InterGrain digs deep into boosting barley

EXCLUSIVE Cally DupeCountryman
The University of Queensland associate professor and principal research fellow Lee Hickey and InterGrain barley breeder Hannah Robinson.
Camera IconThe University of Queensland associate professor and principal research fellow Lee Hickey and InterGrain barley breeder Hannah Robinson. Credit: The University of Queensland

WA plant breeder InterGrain will join forces with two major Australian universities to improve barley “yield stability among climate variability” after being awarded a lucrative Commonwealth grant.

The project — titled Digging Deeper to Improve Yield Stability — was one of 65 awarded a share of $30 million in the latest round of the Federal Linkage Projects grants, which are funded by Australian Research Council.

It is the first time InterGrain has been chosen as the major industry partner for a Linkage Project grant, which provide support to projects investigating solutions for various challenges.

InterGrain researchers will work with those from The University of Queensland and the Australian National University to carry out the $780,000, four-year project, set to include field trials in WA.

InterGrain plant breeder Dr Hannah Robinson said the project aimed to create breeding solutions that harnessed the “hidden” part of the plant, roots, to support the development of more productive crops to battle climate variability.

She hoped the project would generate new insights into the biology and genetics of root development by applying cutting-edge phenotyping and genomics technologies.

The project could lead to novel methodologies to accelerate breeding for diverse production environments, with direct applications in barley and other major cereals including wheat and oats.

“There has been a lot of interesting research about how the different shape of the barley root system can impact the amount of moisture and nutrients that can be taken up on the soil,” Dr Robinson said.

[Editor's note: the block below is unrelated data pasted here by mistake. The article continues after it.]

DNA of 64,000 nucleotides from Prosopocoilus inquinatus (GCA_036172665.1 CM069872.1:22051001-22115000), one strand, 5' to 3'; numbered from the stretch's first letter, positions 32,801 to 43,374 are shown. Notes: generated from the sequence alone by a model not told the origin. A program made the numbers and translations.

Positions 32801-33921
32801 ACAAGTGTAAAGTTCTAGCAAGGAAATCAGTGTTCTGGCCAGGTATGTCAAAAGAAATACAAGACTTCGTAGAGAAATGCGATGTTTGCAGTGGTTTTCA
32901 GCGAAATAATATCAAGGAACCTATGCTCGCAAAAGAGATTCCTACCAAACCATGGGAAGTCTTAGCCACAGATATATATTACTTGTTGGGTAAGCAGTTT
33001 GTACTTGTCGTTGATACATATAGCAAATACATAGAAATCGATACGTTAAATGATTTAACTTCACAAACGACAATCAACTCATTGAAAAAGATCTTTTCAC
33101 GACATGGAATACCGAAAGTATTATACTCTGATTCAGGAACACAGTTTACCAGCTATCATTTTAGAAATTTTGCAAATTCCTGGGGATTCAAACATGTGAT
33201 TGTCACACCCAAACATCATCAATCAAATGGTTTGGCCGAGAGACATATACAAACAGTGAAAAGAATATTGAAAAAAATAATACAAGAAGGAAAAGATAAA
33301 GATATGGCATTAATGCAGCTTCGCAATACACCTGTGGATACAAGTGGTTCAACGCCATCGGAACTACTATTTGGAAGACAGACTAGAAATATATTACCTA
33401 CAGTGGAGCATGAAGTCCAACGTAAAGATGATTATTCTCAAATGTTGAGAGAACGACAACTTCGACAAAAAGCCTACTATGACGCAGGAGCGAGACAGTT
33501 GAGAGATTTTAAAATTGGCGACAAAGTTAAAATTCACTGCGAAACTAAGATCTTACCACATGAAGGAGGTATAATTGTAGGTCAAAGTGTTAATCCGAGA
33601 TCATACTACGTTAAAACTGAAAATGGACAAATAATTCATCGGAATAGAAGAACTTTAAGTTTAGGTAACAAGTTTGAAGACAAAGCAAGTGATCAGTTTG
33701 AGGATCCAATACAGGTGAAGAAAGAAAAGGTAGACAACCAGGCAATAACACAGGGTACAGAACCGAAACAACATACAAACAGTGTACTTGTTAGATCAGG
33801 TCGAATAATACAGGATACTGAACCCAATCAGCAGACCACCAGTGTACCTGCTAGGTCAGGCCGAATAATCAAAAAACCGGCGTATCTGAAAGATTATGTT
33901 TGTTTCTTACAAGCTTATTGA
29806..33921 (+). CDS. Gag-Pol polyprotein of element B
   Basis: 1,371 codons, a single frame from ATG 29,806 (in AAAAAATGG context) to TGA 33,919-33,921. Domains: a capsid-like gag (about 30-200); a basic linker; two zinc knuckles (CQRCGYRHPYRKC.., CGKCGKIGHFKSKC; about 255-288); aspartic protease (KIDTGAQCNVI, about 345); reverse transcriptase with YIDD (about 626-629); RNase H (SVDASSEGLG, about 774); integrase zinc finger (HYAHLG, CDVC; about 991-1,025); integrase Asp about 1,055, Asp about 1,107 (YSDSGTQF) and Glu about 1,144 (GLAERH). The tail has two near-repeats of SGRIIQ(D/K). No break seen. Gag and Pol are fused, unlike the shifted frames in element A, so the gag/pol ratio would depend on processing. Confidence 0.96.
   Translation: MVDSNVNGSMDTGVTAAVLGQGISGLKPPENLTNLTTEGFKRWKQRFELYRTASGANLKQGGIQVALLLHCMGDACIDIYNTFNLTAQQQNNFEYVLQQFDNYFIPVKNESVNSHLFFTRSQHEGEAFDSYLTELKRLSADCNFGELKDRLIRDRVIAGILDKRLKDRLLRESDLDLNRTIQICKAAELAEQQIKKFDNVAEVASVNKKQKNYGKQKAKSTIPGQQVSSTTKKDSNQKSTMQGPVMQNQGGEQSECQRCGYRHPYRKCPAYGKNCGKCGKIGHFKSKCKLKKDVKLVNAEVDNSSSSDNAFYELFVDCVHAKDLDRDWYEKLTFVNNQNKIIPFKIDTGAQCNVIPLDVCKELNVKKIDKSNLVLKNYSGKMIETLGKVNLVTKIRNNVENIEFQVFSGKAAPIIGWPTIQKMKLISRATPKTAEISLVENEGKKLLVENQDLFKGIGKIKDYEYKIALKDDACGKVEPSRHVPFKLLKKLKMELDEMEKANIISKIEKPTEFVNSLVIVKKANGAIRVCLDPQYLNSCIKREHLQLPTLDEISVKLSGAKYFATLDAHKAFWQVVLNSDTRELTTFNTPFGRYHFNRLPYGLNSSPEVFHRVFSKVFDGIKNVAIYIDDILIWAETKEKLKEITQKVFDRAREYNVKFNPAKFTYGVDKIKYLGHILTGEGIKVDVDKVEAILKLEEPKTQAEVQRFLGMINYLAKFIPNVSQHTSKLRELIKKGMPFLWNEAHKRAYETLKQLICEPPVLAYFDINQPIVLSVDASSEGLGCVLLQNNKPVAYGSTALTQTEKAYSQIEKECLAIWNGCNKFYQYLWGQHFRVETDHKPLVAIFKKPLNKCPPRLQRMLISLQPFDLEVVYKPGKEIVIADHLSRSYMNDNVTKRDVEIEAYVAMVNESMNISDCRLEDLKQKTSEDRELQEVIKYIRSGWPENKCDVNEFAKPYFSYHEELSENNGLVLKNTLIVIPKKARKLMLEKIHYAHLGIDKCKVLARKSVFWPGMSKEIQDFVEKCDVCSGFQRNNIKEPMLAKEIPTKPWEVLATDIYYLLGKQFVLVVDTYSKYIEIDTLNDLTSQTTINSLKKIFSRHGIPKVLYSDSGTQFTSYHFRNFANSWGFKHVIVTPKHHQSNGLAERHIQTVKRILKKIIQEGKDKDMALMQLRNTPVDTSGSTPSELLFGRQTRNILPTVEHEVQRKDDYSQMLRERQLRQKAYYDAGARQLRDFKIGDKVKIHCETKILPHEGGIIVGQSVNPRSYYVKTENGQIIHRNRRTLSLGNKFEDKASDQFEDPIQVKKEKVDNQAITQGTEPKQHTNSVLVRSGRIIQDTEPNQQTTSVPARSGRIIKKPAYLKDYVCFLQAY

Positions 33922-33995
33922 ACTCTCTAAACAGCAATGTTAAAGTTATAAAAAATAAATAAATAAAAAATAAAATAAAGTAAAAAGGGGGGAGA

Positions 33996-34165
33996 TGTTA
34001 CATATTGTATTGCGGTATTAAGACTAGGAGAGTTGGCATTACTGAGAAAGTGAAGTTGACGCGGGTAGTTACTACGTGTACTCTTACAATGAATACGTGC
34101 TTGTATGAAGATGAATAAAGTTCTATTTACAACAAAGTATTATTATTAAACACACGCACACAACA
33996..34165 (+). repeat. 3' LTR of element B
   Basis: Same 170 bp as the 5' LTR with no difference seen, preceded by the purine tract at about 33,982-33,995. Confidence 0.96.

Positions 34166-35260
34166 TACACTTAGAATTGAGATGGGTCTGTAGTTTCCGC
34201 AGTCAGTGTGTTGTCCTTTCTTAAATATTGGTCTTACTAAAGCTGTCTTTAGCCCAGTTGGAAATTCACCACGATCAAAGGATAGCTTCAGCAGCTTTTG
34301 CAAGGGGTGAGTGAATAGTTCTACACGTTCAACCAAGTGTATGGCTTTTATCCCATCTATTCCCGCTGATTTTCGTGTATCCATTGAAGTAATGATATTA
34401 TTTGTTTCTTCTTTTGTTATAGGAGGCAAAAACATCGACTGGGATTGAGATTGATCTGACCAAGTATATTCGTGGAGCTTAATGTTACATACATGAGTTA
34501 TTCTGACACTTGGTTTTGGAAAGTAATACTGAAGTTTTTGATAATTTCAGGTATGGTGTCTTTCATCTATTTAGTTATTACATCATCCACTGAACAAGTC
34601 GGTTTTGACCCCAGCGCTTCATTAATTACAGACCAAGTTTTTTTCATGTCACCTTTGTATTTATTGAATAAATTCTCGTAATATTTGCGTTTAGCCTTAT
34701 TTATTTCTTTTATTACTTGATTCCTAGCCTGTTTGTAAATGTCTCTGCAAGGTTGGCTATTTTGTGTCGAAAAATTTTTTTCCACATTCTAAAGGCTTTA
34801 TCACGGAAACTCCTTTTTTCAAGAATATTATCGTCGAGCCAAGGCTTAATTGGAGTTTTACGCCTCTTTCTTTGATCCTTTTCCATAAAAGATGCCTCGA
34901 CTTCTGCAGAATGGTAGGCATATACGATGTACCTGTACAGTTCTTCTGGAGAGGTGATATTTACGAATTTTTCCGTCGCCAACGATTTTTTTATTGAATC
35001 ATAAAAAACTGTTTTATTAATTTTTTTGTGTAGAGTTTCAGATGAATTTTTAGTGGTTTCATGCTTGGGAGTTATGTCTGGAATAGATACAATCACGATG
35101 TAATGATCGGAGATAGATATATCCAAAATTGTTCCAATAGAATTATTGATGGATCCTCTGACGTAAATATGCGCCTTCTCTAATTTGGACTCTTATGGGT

She said the project was about creating better root systems for changing Australian climates.

“This project is about better understanding the different shapes of our barley germplasm within our program,” Dr Robinson said.

“We are also looking at the genetics underlying so we can influence future breeding to adapt root systems to our environments.”

There has been a lot of interesting research about how the different shape of the barley root system can impact the amount of moisture and nutrients that can be taken up on the soil.

Hannah Robinson

A big part of the research will focus on creating an “optimum root shape” for varying soil profiles in WA and more broadly.

“This should improve water extraction, nutrient extraction, and ultimately improve yield in the variable climates we have in Australia,” Dr Robinson said, adding the fundamental research would allow InterGrain to deploy the technology in its breeding.

Dr Robinson is the first to admit that roots are “only one trait” taken into account when “improving adaption to the changing climate”.

But she said the project was expected to “develop a lot of methodologies that can be translated into other traits”.

“Really it is about trying to improve our yield stability in these changing climates,” Dr Robinson said.

“You can see quite a lot of variation in the root systems in barley, from very wide to very narrow roots.

“It is about validating what is the best for each soil profile... and making sure we are breeding varieties with the best root systems across Australia.”

Dr Robinson said field trials would kick off in WA next year, with the Merredin Dryland Research Institute likely to be one of the sites.

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